Keeping Earwigs Off of Your Property
Earwigs would love nothing more than to feed on the plants in your garden. Keeping them out can be difficult. The key, though, is to learn a bit more about them and how to prevent them before they become a problem.
Earwigs are actually pretty easy to spot. They are usually a dark brown or red color. They have lighter brown legs and tend to be about 5/8 of an inch in length. They have long pincers at the end of their abdomen. They’re fairly prolific, too. During the course of one season, a female can lay up to 60 eggs at a time. They lay them under the soil. The adults overwinter in the soil, then start again the next year. Moisture is a big part of an earwig’s life. They have to have moist, damp places to survive.
Earwigs are typically nocturnal creatures, and they’ll eat dead insects or decomposing plant material. The do, however, also consume live plants, and they’re just as likely to eat your garden as they are your leaf pile.
Earwigs can also get into your home through a door or problem window. They build up quite rapidly around foundations too. There are superstitions surrounding these creatures in homes, but none of them are true. The idea is that they would burrow into your ears while you sleep, but those pincers people are so afraid of are only used for sparing with rival creatures. If they do get into your home, you’re most likely to find them in the kitchen, bathroom, or laundry room.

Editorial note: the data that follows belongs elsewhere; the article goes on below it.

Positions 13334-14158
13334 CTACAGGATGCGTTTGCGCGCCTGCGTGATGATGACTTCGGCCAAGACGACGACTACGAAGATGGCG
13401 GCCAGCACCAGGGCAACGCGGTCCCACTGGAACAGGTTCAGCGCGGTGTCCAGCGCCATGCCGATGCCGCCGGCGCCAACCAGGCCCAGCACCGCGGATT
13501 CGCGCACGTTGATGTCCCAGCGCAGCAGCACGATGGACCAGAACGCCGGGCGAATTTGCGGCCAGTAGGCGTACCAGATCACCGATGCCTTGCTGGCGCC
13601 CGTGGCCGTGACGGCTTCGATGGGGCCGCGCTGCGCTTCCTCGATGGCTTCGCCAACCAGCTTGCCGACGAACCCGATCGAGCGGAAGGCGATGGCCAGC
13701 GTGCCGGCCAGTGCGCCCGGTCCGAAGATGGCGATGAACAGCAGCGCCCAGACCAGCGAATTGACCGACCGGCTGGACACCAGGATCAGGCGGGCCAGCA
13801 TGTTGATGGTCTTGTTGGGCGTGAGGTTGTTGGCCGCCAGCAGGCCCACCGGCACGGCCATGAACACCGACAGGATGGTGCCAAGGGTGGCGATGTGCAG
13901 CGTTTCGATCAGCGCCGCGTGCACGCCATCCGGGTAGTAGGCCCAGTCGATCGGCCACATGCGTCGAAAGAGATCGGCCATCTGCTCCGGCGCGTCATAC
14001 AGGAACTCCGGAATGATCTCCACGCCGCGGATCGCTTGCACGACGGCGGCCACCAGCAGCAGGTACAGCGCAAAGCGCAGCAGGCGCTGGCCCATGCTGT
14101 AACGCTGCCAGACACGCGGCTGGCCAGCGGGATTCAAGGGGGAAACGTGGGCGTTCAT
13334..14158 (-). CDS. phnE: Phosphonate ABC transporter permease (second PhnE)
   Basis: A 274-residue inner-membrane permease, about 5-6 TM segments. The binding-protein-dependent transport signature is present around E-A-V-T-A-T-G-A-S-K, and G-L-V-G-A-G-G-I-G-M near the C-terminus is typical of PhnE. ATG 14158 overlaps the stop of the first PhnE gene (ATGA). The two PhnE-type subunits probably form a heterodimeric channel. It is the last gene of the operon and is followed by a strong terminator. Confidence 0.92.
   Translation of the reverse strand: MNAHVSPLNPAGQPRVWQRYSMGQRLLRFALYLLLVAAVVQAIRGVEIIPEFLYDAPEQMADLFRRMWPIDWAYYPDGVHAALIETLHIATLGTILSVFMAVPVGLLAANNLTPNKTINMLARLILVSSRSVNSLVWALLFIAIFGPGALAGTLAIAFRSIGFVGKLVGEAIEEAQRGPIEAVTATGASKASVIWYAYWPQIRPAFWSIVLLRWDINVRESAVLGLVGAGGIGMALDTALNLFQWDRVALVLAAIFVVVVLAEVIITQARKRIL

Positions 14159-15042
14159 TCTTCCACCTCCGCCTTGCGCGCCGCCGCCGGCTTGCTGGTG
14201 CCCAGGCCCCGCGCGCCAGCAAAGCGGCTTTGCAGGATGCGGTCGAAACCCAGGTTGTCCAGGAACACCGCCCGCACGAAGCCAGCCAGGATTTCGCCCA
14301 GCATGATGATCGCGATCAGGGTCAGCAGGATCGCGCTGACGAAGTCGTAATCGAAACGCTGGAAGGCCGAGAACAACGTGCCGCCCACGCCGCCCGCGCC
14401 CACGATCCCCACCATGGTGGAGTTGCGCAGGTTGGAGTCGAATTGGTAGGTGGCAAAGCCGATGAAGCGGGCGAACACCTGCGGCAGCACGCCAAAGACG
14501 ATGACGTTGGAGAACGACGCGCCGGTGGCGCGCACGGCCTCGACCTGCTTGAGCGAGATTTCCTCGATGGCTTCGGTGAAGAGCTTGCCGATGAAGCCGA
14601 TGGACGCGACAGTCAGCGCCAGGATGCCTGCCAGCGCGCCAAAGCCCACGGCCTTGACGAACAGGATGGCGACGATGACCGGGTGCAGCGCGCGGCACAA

Preventing The Problem
Earwig prevention actually starts outside. They’re attracted to moisture, so any moisture control practice is a must. If there’s a way to control damp conditions around your crawl space, near your faucet, or even along the foundation, do it. Clean your gutters on a regular basis, and make certain you’re directing the water from downspouts and the foundation of your home away from it. You should also liberally caulk and weather strip any potential openings where earwigs might get in.
Clean up your garden debris on a regular basis, too. You may want to spread some dry gravel as your mulch instead of more traditional wood chips. Move any landscape timbers or decorative stones well away from your foundation. Earwigs are also often attracted to light, so adjust the lights so they shine well away from your home.
If you do have a problem with earwigs, make certain you contact a good pest control service immediately. They can not only help treat your current problem, but help you prevent future infestations by making recommendations that will keep these creatures both out of your home and your garden.